privatisation of many enterprises.
Discussion also included the organisation of mutual business missions, and
improvement in the cooperation of commercial and industrial chambers and
Referring to Romania's participation in the multinational force in Albania
(ALBA) and its decision to join NATO, Constantinescu said his country was a
pole of stability in the region and met all requirements for NATO
membership. He pointed out that there is excellent cooperation between
Greek and Romanian forces in the framework of ALBA.
The two men later left for a brief visit to the monastic community of Mt.
The Romanian president was due to return to Bucharest in the afternoon,
ending a three-day visit to Greece.
Experts' committees to report soon
Greek and Turkish experts studying problems in bilateral relations are to
present their respective reports to the Dutch European Union presidency,
possibly as soon as Monday, Foreign Minister Theodoros Pangalos told a
press conference Friday.
Mr. Pangalos expressed the hope that the Turkish group's report would
contain "positive and constructive positions". He said the two groups would
study each other's reports, to be exchanged via the EU presidency.
He also reiterated Greece's "fervent wish for a solution to problems with
Asked to comment on an interview with Turkish President Suleyman Demirel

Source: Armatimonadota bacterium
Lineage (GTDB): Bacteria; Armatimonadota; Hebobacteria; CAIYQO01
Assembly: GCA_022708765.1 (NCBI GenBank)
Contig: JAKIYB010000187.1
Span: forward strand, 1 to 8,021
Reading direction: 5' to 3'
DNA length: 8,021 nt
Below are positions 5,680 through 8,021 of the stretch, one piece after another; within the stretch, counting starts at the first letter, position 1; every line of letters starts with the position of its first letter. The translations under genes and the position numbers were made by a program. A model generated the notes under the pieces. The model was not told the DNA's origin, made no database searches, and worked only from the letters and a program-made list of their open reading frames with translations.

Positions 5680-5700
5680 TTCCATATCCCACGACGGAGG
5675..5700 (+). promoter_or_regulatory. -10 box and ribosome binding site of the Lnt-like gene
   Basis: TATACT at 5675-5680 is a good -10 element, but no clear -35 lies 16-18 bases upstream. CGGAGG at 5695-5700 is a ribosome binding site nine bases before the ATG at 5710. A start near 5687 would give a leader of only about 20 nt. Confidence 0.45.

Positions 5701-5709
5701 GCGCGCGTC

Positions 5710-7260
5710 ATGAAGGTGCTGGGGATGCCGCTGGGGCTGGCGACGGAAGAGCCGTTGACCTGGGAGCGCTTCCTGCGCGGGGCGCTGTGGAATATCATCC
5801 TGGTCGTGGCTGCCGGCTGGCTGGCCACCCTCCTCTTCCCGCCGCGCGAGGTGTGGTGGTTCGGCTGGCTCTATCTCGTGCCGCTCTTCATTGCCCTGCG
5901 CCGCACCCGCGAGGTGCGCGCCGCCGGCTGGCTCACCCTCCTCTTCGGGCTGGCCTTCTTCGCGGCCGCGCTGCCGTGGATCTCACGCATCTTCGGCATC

screened on Greece's Antenna TV station on Friday night, in which Mr.
Demirel proposed the signing of a non-aggression pact with Greece, Mr.
"If the Turkish president's statements constitute an abandonment of the
(Turkish policy of) casus belli, this will be a very significant development."
He said, however, that if the abandonment of "casus belli" was accompanied
by conditions such as a demand that neither country did anything to
displease the other, such as Greece exercising its right to extend its
territorial waters to the 12-mile limit, then this would be a step
backwards, as it would be tantamount to asking Greece to adopt Turkey's
Mr. Pangalos said that no politician, whether in Greece or Turkey, would
want to assume the cost of a military confrontation. He also noted a
warning from the US that it would intervene militarily to stop such a
The foreign minister drew attention to both countries' commitments to a
number of international treaties obliging them to avoid military conflict.
Asked to comment on reservations reportedly expressed by Cypriot leaders
over a possible non-aggression pact between Greece and Turkey, Mr. Pangalos
reiterated that any military action by Turkey against Cyprus would be
considered by Greece as cause for war. However, he added that neither
Greece nor Cyprus should dictate policy to each other, and that Greece
should not become involved in the Cypriot election campaign.
Finally, with regard to the proposed summer moratorium on military flights
in the Aegean, the foreign minister reiterated that Greece was in favour of
such a move, noting that there were still certain reservations on the part
Non-aggression pact proposed anew
Turkish President Suleyman Demirel on Friday reiterated an old proposal for
an agreement of good neighbourliness and cooperation to be signed between
Greece and Turkey.